Whew! It seems like whenever we take a blogging break, no matter how many potential posts I have rolling about in my head, it is just so hard to get back to the keyboard. This last week was no exception. We had a nice staycation doing lots of projects around the house, a bit of relaxing by the pool at the home we have yet to sell, topped off with a quick weekender trip to Detroit.
With so many anecdotes swirling around, I ended up with one that was very un-vacation-like. Ray’s leg is still giving him trouble occasionally, but when rested, I like to take him for short walks around the neighborhood which is always such a joy for him. In a stark contrast to what he was like as a puppy, Ray is a very good leash walker now which is such a joy for me as well.
In the back of my mind, I’m still yearning to get us ready for the CGC, although I admit that we don’t work on it super hard. I think we’ll know when it’s time and if it never happens, it never happens.
Walking in the warmer weather with so much abundant sunshine also brings a whole new set of issues: squirrels and other dogs. My walking with the SPCA dogs has trained me to become a qualified squirrel scout and since I like keeping my arm in its socket, I’ve learned to try to see squirrels way before any four legged companion I may be with. Let me tell you, it’s a very valuable skill to hone.
So I have a neighbor who walks her dog-with her retractable leash- quite regularly about the neighborhood. The neighbor is friendly and the dog not so much. Annie prefers to do her snooping from the end of the leash and otherwise mind her business as long as no one tries to pet her, which is perfectly acceptable. In the warm weather, Annie is often tethered while her owner is outside which makes Annie much more vocal when another dog goes by. Fortunately, I’ve seen the length of the tether often enough to judge that if we stay in the middle of the street no one should see the other as a threat and Ray can mind his business and work on his ignoring skills.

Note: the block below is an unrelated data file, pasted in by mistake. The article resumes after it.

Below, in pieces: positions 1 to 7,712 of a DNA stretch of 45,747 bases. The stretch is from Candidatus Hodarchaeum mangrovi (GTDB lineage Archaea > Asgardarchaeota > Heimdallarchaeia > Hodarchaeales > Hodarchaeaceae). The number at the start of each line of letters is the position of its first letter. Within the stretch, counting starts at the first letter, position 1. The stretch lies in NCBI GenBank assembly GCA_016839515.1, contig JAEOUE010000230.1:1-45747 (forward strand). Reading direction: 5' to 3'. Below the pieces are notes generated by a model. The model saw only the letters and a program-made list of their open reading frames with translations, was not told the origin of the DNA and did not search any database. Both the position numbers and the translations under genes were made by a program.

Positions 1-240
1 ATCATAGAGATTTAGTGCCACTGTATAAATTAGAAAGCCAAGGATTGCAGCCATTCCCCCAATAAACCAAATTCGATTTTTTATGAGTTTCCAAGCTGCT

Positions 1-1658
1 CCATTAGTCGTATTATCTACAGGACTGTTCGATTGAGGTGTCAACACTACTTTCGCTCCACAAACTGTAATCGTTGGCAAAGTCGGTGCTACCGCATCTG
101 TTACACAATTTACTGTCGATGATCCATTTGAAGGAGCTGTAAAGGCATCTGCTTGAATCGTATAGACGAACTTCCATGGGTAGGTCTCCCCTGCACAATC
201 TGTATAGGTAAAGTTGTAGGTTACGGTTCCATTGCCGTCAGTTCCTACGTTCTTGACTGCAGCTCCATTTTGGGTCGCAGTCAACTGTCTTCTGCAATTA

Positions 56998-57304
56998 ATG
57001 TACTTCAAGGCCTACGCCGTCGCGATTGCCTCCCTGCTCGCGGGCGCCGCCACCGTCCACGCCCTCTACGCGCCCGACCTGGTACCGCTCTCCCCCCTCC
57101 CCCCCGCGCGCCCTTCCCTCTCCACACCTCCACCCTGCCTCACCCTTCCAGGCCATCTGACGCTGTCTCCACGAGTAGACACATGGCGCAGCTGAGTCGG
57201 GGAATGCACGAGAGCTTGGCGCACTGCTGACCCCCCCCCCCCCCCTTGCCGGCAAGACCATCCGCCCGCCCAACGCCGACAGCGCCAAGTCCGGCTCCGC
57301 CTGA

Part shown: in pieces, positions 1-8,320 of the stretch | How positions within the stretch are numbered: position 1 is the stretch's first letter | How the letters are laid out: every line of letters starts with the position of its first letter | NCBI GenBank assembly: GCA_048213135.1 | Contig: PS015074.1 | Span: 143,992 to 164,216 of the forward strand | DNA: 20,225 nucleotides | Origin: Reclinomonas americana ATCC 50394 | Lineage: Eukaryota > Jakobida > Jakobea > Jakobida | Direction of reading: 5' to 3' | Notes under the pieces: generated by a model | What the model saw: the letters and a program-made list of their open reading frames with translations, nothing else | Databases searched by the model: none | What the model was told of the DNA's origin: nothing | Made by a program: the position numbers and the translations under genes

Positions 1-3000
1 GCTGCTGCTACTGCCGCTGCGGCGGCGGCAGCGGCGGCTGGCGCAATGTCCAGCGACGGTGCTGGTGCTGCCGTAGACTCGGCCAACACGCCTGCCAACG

Until the other day when we approached and Annie began her usual charge but this time her owner gave chase and started calling Annie back-she was not tethered! So here I was, shielding my 85 pound dog from the 30 pounds of fur heading towards us. Luckily the owner got the dog way before reaching us, picked her up, and carried her away, saying, “Sorry, sorry” over and over. Ray, to his credit and my overwhelming pride, didn’t even bat an eyelash and we continued our walk with my heart pounding in my chest.
A day or so later, I was off somewhere and Kevin was doing some work in the backyard while Ray sunned himself on the deck and the neighbor and her dog took a detour from their walk to stand outside our fence and call out to Kevin. This of course, startled Ray who ran barking to the fence to give Miss Annie a taste of her own medicine, so to speak. Luckily the neighbor is pretty unflappable and recognized that she “stirred something up” and took her leave.
So, that leaves me wondering about the whole situation. Ray had grown up in a yard with a privacy fence, and until last October never really experienced seeing the world walk by. He was either out in the world or behind his fence, so I think this newfound perspective is a bit overwhelming to him sometimes, especially since he was standing at the fence one day as another neighbor started up his lawnmower. Ray hates lawnmowers to begin with and he was scared nearly out of his skin that day. Noise at the fence=scary things.
The other note from this event is that in the back of my mind, always lurks the fear that we will walk into a situation that we have no control over. I want to expose Ray to all of the sights and sounds of the neighborhood while practicing his good citizen skills but I need to always balance that with caution. If I avoid an approaching dog, it isn’t because I think my Big Scary Pit Bull is going to eat you and your dog but rather because I don’t know you and don’t necessarily trust that your dog handling skills will keep us out of danger. I guess pre-judging is a two way street.